After indicating earlier this month that a new GSX-S1000 was on the way, Suzuki has now released details of the 2021 naked, which comes with:
- A completely new look, with sharp, aggressive new bodywork and futuristic LED lighting design.
- An updated, Euro 5 compliant 152PS inline four-cylinder engine with a fatter and flatter torque curve, providing a broader spread of power in the low and midrange.
- New electronics, including a quickshifter and auto-blipper, selectable engine maps and more levels of traction control.
- A larger fuel tank and new, wider set handlebars.
Immediately obvious is the new GSX-S1000’s redesigned aesthetic; the bodywork and lighting is completely new, with a focus on sharp, angular, aggressive lines and a powerful stance, with a ‘mass forward’ demeanour.
Available in Suzuki’s traditional metallic triton blue, a new mechanical matt grey, and a stealthy gloss black, it’s streetfighter looks are enhanced with textured radiator shrouds, MotoGP-insipired winglets, and side panels that feature an urban camo-inspired design.
Arguably the most striking visual change is the new, vertically stacked LED headlight. As well as the practical benefits of a new mono-focus LED light source that displays a wide, bright light, the new design of two stacked hexagonal units topped by LED position lights creates a look that is lighter and tighter, and aids the desire for a more aggressive pose. There’s a new LED tail light, too, with both flanked by LED indicators.
The inline four-cylinder engine in the 2021 GSX-S1000 produces more power and a broader spread of torque in the lower rev ranges to deliver ideal naked sports bike performance. Changes include a new intake and exhaust camshaft, new valve springs, new clutch, and a new exhaust.
Compared to its predecessor, the new GSX-S1000 makes more cumulative torque across the rev range, filling in the dips in the graph with a flatter curve. It revs on to provide increased top end power, too, with peak power 152PS at 11,000rpm.
Thankfully, a new exhaust retains the soundtrack the outgoing model was known for, while aiding in the increase in power and the meeting of Euro 5 emissions requirements with an additional catalytic converter.
New electronic throttle bodies help achieve a more controllable engine response during the initial throttle opening. A new airbox manages to do without an internal separator, reducing intake resistance.
Reduced valve overlap also helps the new GSX-S1000 meet Euro 5 emissions standards, thanks to new a camshaft and revised cam profiles. The changes also aid engine controllability for the rider.
Added controllability and increased performance also comes thanks to Suzuki’s Clutch Assist System. The slipper clutch partially disengages to reduce negative engine torque and mitigate the effect of engine braking when downshifting from high rpm. This helps prevent the rear wheel from locking up or hopping and provides smoother deceleration, enabling the rider to shift down with greater confidence and maintain better control when downshifting into corners.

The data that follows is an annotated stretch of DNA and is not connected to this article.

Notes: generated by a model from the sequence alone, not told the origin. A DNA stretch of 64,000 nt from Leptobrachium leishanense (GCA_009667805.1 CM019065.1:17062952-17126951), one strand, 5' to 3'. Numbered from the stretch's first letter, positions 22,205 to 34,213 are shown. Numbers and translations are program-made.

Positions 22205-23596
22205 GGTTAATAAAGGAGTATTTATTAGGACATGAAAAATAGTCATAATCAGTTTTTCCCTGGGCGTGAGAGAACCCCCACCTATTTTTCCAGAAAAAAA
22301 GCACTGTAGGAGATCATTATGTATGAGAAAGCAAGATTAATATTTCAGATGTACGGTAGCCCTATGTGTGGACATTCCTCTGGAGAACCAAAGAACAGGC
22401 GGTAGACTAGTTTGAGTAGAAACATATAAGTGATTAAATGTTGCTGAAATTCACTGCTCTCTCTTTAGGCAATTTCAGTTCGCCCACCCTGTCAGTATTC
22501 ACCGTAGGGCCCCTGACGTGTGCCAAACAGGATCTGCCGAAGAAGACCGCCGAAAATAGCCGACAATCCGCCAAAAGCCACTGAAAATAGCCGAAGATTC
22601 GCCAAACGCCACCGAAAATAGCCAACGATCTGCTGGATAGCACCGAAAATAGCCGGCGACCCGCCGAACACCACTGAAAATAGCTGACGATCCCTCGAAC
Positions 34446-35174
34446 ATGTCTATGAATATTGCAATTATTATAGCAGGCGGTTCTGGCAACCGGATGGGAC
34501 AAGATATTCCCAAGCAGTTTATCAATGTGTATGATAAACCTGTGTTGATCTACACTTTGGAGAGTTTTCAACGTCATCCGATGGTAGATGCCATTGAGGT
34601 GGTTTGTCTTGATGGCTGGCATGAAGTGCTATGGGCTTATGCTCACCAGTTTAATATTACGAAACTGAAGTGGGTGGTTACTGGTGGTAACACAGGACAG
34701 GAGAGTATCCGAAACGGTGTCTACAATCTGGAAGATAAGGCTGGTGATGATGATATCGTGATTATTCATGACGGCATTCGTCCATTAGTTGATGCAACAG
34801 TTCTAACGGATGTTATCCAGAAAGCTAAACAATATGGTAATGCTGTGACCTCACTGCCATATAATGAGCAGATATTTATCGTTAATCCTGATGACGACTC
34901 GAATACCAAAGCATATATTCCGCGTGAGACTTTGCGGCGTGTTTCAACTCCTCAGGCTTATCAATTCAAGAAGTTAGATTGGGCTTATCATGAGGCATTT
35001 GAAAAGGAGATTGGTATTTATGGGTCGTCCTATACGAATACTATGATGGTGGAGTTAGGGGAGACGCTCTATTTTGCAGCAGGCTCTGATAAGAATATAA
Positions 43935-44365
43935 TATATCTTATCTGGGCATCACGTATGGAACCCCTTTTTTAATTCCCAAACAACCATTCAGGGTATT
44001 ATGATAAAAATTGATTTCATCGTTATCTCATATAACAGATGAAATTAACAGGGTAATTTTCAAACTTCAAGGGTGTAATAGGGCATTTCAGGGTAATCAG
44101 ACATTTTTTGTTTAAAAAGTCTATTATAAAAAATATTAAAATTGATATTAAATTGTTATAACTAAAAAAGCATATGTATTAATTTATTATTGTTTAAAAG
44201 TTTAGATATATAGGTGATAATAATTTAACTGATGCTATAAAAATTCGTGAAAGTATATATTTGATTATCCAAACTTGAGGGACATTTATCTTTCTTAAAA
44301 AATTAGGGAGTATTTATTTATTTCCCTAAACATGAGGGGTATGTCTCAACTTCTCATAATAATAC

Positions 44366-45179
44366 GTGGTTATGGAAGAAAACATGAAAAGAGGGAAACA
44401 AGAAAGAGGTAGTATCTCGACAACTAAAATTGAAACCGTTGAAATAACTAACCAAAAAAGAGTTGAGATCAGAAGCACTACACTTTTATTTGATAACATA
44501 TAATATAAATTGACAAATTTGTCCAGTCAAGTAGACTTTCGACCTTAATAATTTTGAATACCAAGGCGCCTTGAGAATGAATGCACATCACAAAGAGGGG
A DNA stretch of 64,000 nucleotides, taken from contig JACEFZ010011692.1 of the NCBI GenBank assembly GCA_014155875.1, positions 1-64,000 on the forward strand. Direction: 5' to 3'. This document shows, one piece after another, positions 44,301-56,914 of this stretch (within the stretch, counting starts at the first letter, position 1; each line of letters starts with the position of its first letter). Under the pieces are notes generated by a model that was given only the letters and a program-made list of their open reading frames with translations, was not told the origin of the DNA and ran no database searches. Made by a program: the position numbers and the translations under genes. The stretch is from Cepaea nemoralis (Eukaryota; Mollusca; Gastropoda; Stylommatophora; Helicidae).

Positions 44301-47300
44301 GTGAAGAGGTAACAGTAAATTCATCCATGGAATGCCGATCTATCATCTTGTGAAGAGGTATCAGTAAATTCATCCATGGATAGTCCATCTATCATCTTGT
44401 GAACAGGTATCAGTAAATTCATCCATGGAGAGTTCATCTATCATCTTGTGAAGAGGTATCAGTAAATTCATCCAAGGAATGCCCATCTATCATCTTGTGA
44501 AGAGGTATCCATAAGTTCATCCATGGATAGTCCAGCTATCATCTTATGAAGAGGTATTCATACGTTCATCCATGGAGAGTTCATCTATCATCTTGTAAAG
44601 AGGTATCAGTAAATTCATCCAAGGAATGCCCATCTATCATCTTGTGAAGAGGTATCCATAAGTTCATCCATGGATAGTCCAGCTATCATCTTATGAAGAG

Adding an assist function increases the clutch’s clamping force under acceleration and thereby allows the use of softer springs while still efficiently transferring torque to the rear wheel, resulting in a lighter lever operation.
An advancement over the previous GSX-S1000 comes with an updated suite of electronics, courtesy of Suzuki Intelligent Ride System (SIRS).
A new ride-by-wire throttle makes it possible for riders to more accurately and finely control the relationship between throttle actuation and engine response, especially when allied to the new Suzuki Drive Mode Selector (SDMS) system, with which the new GSX-S1000 is equipped.
SDMS allows riders to choose from one of three engine maps, depending on the riding conditions or their own personal preferences. Modes A-C all deliver the same peak power, but vary the sharpness and immediacy of the delivery, with A mode the sportiest, and C mode delivering the softest power delivery.
Performance is enhanced thanks to a bi-directional quickshifter, which reduces the need to operate the clutch during gear changes or close the throttle on upshifts, or blip it on downshifts.
A new traction control system comprises five modes, while it can also be switched off. Inputs from front and rear wheel speed sensors, and crank, gear, and throttle position sensors feed into the ECU which in turn controls the throttle valve opening, ignition timing, and fuel injection rate, to reduce or prevent wheel spin.
All the information is displayed on an updated and easy-to-read LCD dash.
Topping off the electronics package is Suzuki’s always-handy easy start system – which requires only one prod of the starter button to fire the engine – and low RPM assist, which raises engine speed as the clutch lever is fed out, to aid slow speed control and prevent stalling.
The twin-spar aluminium chassis is mated to a rigid, GSX-R-derived swingarm for agile, sporty performance and handling. New, 23mm wider, tapered ‘bars help riders pitch the bike into turns with greater leverage. They are also set 20mm closer to the rider to improve comfort without compromising handling.
Suspension comes in the form of fully-adjustable KYB front forks and a preload and rebound damping adjustable rear shock, with revised settings from the previous iteration. 310mm front discs are paired with Brembo monobloc calipers.
A larger, 19 litre fuel tank and 46.3mpg equates to a tank range of 194 miles. Those miles can be undertaken in greater comfort thanks to a new seat.
Tyres are custom-engineered Roadsport 2 from Dunlop.
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